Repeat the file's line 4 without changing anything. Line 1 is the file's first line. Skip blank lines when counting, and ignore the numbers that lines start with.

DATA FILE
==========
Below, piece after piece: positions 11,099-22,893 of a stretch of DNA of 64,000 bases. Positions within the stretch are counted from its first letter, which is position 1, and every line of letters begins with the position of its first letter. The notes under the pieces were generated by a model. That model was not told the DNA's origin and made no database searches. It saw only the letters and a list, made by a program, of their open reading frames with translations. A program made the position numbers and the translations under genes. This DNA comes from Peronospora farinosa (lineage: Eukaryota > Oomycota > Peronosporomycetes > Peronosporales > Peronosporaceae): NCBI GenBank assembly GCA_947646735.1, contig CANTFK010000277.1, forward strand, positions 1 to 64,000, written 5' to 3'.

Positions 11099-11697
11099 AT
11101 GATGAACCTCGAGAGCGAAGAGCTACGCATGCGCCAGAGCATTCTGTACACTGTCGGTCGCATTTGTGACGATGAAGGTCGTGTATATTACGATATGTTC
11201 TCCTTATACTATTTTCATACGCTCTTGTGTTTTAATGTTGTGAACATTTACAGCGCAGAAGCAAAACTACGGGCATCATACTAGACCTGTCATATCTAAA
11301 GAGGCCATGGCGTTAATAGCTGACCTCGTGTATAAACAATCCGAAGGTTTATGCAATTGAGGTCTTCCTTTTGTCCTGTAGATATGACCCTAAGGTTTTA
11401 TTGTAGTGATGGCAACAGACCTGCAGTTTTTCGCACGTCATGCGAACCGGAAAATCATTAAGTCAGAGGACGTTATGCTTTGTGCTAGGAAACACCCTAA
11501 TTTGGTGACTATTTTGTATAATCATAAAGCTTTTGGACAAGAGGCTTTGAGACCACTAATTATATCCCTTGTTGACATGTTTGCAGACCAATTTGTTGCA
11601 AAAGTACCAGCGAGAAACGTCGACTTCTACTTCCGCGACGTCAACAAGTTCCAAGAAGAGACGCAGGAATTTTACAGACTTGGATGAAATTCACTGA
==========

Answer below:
11101 GATGAACCTCGAGAGCGAAGAGCTACGCATGCGCCAGAGCATTCTGTACACTGTCGGTCGCATTTGTGACGATGAAGGTCGTGTATATTACGATATGTTC